Search the internet for advice on how to choose the right style of sunglasses and you will find plenty of articles covering all the standard tips. The thing is that most of those articles are written to appeal to younger readers. They are written for the fashionistas and trendsetters. But what about older consumers?
This post asks the question of whether or not eyewear style guides change with age. If you believe information found in an AARP post from June 2020, the answer is an unequivocal ‘yes’. The AARP’s Lois Joy Johnson is firm in her assertion that some of the rules applied to young people do not apply to seniors.
Let us take a look, shall we?
Face Shape and Frame Styles
Salt Lake City’s Olympic Eyewear says that one of the most important rules often applied to younger buyers is to match face shape with frame style. It is understood in the fashion industry that certain frame styles are more complementary to certain face shapes. That is why certain people should wear cat eyes, for example.
Johnson says that there are no such rules for seniors. She maintains that faces become more asymmetrical with age, making all of the advice for younger people irrelevant from about 50 on. She also says that older buyers have to be cognizant of receding hairlines, drooping draw lines, and so forth.
Size Does Matter
Size is more of a fashion statement when you are young. As you age though, the size of your sunglasses really does matter. Both the AARP and Olympic Eyewear agree on this point. Older buyers should be cognizant of frame size so as to avoid going too small or too big.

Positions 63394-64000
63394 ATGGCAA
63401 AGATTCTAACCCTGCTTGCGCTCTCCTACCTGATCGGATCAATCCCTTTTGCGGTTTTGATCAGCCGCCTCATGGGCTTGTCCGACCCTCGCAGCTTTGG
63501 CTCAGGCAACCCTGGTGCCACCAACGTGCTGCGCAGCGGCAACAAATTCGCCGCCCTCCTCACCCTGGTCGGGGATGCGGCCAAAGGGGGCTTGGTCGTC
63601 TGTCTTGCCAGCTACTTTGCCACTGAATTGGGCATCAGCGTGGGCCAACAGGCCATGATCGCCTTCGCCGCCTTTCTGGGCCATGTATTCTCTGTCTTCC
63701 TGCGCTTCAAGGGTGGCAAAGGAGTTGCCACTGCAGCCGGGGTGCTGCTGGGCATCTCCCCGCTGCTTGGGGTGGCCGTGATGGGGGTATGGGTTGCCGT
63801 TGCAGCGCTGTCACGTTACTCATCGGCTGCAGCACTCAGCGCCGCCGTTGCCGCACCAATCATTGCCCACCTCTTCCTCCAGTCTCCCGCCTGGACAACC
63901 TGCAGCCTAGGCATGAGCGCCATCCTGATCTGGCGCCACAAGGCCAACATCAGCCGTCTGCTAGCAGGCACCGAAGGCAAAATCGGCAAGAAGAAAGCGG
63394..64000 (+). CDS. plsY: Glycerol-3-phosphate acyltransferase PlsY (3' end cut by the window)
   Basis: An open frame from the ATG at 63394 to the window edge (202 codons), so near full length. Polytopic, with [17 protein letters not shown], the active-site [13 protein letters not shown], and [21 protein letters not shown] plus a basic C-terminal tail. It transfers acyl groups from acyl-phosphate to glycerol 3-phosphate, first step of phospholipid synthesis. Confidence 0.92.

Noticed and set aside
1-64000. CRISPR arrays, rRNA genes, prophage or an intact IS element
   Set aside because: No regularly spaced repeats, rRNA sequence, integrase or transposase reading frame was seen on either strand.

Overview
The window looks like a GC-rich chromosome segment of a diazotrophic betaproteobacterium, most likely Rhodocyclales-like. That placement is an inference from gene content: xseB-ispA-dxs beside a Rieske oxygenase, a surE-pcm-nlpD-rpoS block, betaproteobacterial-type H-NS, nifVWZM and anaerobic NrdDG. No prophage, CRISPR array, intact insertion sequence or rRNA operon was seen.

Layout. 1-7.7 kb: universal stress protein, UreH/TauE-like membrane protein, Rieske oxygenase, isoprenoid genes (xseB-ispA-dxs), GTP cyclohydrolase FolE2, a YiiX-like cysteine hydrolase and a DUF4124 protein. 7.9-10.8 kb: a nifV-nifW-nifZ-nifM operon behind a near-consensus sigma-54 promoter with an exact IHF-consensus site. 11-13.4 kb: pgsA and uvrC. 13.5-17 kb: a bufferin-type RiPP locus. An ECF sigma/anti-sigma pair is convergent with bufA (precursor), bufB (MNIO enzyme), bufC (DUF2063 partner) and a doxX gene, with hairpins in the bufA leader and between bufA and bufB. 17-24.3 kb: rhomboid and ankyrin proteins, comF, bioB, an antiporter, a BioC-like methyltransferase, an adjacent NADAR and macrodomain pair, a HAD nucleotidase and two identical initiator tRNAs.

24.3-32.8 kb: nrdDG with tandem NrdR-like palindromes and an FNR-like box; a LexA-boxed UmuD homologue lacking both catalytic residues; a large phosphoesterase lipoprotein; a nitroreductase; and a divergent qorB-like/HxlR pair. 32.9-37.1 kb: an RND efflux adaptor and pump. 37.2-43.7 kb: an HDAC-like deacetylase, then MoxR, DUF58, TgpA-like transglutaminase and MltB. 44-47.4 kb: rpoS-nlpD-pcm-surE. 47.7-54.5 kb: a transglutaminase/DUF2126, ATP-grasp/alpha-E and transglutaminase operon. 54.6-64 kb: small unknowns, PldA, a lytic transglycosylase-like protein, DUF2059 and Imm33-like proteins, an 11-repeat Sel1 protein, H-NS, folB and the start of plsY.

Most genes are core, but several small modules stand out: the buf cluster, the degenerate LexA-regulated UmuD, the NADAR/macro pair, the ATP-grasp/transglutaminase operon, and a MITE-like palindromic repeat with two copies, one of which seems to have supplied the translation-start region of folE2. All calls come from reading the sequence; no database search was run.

As people age, their faces naturally become plumper. This would dictate wider sunglasses to provide maximum coverage. But unless wearing wraparounds, it is apparently a bad idea for designer frames to extend beyond the sides of the face. This makes sense inasmuch as going too wide can impede a person’s vision.
Going too small obviously doesn’t afford maximum protection. Smaller sunglasses may look good, but they don’t protect extra sensitive older eyes from dangerous UV rays.
ABOUT THE DOE
Bridge Fit Matters Too
Along with frame size, bridge fit is apparently more important to older buyers as well. Because faces change as we age, so does the way our sunglasses fit. A person may have gotten away with small-bridge sunglasses as a young person, but those same clear glasses will pinch an older nose to the point of discomfort.
Johnson recommends looking for sunglasses that fit snugly enough in the bridge to prevent them from sliding but not so snug that they pinch. The perfect pair of wayfarers can be hard to find, but it’s well worth putting in the effort.
Finding the Right Pair
If Johnson is correct, so much of what we know about finding the right pair of sunglasses goes out the window with age. So how do you manage? First and foremost, older buyers should never compromise on UV protection. That is the starting point for any search. Sunglasses should be rated at a minimum of UV 300. A UV 400 rating is better.
After that, it’s all about spending time in front of the mirror. You pick out a pair of sunglasses, try them on to see how they fit, and assess what they look like. Assessing both comfort and look simultaneously can answer a lot of questions.
Do eyewear style guides change with age? Apparently so. But it is mostly because our faces change. There are just some things about nature that you cannot change with style.